The new iPhone announcements were all the rage in early September. Now that the dust has settled, it’s time to figure out if you’ll be getting an iPhone 14 device or not. There are plenty of factors to consider, but we know many of you are trying to figure out what the lack of a physical SIM card slot is all about. Let’s tell you all about the topic!

One of the most shocking announcements at Apple’s event was the removal of physical SIM cards in the iPhone 14 series. We are very used to simply swapping SIM cards around whenever we wanted to switch phones. It was a thoughtless process, and a very effective one, too. Well, the times of SIM swapping are gone. At least in the Apple world, but we suspect this might also start becoming a trend in the Android ecosystem.

eSIM technology seems new and fancy, but is there anything that makes it better? There are a few things that make it a better alternative. For starters, physical SIMs create more trash. These plastic modules need to be replaced from time to time, as well as whenever you switch carriers. Additionally, you might need to change SIMs whenever a new technology is introduced, such as 5G. This means eSIM tech is better for the environment!

Additionally, eSIMs are enticing to people who want a certain level of freedom for switching between carriers. You don’t need to wait around for an eSIM, so you can always just switch carriers with a few taps, and activate an account online. You could even test one network without leaving your current one, then decide if you want to switch or not. Imagine if competing carriers started offering trials, to see how good coverage and service are in your area! Now, that’s a neat idea.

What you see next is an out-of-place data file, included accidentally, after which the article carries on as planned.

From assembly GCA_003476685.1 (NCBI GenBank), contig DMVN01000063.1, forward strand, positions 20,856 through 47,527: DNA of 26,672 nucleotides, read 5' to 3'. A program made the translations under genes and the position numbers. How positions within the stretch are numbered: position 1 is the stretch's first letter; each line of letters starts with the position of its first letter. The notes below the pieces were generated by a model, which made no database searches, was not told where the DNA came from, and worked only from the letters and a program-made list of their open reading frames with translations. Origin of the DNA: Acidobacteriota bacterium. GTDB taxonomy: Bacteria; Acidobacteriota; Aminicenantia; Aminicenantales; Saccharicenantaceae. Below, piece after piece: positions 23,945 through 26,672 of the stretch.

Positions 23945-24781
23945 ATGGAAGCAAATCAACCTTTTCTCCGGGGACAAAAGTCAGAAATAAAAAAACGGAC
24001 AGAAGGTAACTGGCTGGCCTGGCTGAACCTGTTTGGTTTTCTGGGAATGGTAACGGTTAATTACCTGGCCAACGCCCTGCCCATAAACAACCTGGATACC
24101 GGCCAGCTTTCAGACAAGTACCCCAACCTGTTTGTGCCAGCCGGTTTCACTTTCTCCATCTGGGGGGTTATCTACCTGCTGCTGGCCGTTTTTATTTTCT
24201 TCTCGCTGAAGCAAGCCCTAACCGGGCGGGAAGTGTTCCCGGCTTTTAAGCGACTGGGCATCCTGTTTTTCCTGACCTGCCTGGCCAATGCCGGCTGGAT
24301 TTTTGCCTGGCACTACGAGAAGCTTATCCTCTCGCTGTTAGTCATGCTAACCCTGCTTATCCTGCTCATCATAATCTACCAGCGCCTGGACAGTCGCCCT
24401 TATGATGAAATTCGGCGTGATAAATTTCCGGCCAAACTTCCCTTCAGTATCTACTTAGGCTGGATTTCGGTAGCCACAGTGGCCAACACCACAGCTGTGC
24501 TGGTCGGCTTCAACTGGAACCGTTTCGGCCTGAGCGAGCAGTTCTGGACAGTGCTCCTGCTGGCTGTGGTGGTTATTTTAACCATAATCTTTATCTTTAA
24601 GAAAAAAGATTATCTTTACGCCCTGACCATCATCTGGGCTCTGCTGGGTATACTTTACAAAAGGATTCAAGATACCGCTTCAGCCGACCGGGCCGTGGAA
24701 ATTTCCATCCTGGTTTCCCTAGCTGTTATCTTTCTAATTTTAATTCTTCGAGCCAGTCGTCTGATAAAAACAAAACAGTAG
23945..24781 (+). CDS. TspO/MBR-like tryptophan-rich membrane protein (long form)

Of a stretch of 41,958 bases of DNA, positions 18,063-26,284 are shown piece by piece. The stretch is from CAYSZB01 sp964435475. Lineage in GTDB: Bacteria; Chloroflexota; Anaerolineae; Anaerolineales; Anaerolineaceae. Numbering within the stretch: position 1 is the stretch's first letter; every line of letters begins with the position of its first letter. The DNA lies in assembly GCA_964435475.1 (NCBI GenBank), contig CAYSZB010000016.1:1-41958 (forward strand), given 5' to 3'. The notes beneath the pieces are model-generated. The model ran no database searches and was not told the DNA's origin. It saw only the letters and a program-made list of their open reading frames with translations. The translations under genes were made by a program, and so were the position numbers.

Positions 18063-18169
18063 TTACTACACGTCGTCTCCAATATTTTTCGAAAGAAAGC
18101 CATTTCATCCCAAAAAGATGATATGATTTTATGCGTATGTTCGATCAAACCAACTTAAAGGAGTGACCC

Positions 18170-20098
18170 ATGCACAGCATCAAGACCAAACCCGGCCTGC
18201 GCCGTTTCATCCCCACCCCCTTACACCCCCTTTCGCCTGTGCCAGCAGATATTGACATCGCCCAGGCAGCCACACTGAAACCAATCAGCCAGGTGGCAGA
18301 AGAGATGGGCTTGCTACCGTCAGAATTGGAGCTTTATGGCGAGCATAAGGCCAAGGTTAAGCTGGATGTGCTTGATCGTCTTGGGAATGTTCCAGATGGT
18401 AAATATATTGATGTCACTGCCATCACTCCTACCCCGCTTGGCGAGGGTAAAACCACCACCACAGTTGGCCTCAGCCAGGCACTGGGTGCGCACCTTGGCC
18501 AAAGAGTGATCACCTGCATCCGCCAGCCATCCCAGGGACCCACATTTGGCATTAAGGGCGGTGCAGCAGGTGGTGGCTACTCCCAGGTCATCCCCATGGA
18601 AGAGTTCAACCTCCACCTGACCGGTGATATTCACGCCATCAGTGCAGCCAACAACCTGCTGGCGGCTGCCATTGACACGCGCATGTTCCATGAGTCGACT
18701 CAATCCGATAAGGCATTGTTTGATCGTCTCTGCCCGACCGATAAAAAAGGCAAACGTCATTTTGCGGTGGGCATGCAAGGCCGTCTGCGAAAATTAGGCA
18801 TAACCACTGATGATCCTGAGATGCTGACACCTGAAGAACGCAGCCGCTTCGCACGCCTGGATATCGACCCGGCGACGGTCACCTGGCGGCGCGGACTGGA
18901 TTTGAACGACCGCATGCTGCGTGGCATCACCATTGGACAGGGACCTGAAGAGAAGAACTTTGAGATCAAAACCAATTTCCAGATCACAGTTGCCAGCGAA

Another inconvenience about eSIM technology is that it may sometimes require more help from your carrier. You’ll save the time it takes to get a SIM card, but switching phones can be a bit more complicated and you might have to call them up. Say you break an iPhone. Using a physical SIM card, all you had to do was pull it out of the broken iPhone and stick it into the new one. This is not the case with an eSIM.

Only USA iPhone 14 devices will omit the physical SIM card slot, and most carriers in said country support this technology. This means most Americans might not see much of a difference in terms of day-to-day use. After a bit of a wonky activation experience, users will enjoy the same iOS and service experience they know and love.

The only real issue we can see arising is the inconvenience eSIM tech might bring to travelers. Many countries have little to no eSIM support, and a physical SIM will no longer be an option for traveling US citizens. Of course, the same applies to frequent phone buyers, who might want to conveniently swap SIM cards at will.

This content was originally published here.